OMRRK + the design by SANAA for the New National Gallery.
©Varosliget Zrt. 2019
Hungary is another step closer to completing its ambitious new museums quarter. The so-called Liget project, initiated in 2011, aims to transform Budapests city park (Városliget) into a cultural hub, including the new National Gallery, Museum of Ethnography and House of Hungarian Music, alongside the existing thermal baths and an expanded city zoo.
The project hit a major milestone in May, as the Hungarian prime minister Viktor Orbán opened one of Europes largest museum collections centres on the nearby site of a former hospital.
Costing €70m and spread over 30,000 sq. m, the National Museum Restoration and Storage Centre (OMRRK) is viewed as an essential resource for Liget institutions, including the Museum of Fine Arts, which reopened last October. OMRRK will host around 300,000 objects and 100 conservators, including those who previously worked at individual museums, as well as new recruits. The complex is also home to the new Central European Research Institute for Art History, which will support exhibitions, conferences and publications on Hungarian and regional subjects.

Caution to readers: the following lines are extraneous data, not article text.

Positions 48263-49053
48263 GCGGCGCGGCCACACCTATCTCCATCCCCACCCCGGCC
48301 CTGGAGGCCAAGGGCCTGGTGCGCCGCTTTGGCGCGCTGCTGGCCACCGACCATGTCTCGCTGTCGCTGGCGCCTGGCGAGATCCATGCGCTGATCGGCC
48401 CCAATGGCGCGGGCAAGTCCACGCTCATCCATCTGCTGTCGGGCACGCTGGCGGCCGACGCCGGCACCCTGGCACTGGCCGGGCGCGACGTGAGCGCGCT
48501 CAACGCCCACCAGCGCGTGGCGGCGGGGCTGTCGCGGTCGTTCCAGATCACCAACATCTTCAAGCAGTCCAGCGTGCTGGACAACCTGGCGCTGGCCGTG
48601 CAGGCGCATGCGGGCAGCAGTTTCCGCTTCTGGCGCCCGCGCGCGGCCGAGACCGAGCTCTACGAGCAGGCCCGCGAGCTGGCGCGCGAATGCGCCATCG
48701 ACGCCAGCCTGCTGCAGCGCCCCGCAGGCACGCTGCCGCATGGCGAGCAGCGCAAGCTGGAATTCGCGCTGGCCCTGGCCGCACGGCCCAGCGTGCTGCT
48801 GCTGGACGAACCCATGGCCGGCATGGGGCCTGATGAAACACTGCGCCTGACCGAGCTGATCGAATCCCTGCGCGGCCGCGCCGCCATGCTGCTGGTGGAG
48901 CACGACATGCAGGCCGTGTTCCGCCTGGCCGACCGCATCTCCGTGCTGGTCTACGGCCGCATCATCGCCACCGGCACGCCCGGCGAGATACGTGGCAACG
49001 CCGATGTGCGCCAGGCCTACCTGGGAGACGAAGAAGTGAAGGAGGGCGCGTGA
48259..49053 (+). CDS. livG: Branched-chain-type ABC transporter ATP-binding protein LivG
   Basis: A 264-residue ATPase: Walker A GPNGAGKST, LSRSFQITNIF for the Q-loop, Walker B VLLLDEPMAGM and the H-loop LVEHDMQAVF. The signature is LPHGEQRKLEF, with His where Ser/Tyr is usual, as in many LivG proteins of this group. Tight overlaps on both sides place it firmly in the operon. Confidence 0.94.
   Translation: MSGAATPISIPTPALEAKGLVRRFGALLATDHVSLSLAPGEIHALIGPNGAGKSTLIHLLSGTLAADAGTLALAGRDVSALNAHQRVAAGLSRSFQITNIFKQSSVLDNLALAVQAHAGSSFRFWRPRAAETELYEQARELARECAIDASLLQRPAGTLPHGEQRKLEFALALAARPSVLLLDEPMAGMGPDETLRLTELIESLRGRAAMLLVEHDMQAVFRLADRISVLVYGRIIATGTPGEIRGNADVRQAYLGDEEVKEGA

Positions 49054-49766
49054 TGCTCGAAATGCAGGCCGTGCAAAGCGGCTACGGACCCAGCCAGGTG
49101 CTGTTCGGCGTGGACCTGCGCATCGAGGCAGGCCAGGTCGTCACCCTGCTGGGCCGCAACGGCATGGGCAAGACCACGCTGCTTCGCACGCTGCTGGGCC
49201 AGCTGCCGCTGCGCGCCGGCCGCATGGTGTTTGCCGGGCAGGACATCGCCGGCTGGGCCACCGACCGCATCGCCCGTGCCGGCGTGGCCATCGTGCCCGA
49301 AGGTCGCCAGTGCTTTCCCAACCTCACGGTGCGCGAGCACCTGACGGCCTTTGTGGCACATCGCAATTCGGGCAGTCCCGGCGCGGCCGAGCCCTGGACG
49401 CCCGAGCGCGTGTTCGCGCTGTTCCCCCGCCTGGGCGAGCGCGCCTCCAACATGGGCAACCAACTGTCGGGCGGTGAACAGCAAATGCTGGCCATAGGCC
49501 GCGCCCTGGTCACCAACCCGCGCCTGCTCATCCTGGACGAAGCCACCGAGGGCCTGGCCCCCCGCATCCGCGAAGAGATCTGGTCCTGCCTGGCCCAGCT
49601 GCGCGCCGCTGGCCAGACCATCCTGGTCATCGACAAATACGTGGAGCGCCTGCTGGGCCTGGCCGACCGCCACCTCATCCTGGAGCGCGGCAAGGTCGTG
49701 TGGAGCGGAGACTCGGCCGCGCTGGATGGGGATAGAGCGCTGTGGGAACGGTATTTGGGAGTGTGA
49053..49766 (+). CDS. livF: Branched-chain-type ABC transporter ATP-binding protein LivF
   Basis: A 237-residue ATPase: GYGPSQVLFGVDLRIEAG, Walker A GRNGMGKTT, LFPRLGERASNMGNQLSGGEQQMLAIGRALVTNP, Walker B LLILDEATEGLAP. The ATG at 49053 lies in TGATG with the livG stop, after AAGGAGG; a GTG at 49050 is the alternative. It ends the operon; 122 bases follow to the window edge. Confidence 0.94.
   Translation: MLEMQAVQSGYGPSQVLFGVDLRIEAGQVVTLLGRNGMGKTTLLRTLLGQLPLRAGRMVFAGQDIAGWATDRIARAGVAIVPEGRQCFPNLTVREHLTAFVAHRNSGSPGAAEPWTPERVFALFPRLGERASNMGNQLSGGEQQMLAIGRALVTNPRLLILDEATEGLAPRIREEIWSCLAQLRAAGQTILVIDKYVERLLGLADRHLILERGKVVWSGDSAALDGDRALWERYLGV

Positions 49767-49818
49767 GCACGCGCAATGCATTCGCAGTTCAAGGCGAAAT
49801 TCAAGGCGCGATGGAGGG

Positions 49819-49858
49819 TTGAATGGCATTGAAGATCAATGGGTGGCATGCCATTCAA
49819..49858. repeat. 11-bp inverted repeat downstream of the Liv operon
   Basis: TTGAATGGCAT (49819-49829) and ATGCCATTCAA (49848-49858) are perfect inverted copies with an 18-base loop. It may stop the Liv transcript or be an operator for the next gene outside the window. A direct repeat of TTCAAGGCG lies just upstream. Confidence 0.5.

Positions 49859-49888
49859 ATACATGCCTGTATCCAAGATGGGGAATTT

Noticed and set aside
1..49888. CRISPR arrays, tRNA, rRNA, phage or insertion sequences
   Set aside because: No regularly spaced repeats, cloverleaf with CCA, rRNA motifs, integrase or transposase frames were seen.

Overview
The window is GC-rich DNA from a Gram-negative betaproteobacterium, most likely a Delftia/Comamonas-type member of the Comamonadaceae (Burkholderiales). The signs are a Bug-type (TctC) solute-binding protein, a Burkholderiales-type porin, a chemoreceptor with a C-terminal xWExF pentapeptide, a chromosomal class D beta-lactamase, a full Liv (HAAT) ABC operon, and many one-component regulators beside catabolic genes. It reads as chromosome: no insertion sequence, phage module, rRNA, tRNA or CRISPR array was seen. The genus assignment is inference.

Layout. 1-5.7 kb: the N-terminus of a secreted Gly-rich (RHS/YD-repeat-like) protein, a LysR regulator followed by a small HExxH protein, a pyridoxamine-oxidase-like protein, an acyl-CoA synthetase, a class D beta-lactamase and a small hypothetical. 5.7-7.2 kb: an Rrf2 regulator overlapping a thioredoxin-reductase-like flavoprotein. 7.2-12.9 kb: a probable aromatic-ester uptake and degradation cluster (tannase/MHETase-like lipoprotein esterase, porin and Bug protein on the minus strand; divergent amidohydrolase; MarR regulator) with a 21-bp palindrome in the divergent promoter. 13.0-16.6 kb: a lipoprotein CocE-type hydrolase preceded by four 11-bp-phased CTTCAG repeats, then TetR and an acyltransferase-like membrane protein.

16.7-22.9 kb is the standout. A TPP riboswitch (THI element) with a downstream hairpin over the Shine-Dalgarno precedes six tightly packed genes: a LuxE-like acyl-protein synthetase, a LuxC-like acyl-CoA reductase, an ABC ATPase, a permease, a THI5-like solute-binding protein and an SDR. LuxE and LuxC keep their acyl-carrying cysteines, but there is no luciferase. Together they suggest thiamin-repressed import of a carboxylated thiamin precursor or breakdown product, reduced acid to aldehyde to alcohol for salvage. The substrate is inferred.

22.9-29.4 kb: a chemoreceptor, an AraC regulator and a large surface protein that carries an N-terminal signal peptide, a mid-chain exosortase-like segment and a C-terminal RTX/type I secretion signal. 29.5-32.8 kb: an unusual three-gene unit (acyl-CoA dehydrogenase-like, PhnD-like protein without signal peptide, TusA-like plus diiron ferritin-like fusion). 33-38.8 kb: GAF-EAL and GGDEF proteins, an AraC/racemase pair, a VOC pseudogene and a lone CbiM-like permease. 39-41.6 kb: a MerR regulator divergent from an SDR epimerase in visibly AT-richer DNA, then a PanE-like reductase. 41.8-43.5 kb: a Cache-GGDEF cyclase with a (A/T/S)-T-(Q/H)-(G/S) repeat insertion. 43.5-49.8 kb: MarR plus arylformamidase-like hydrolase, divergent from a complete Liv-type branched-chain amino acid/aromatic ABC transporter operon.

László Baán, the director of the Museum of Fine Arts and mastermind of the Liget project, says the team behind OMRRK visited a number of international venues to prepare for the challenge of rehoming collections that range from Egyptian sarcophagi to contemporary art. The centre is comparable in “function and scope” to the British Museums World Conservation and Exhibitions Centre, he says, and its technical facilities are unique in central Europe.
Baán adds that implementation plans for the New National Gallery, which is being designed by the Japanese architects SANAA, will be completed this year, with coRead More – Source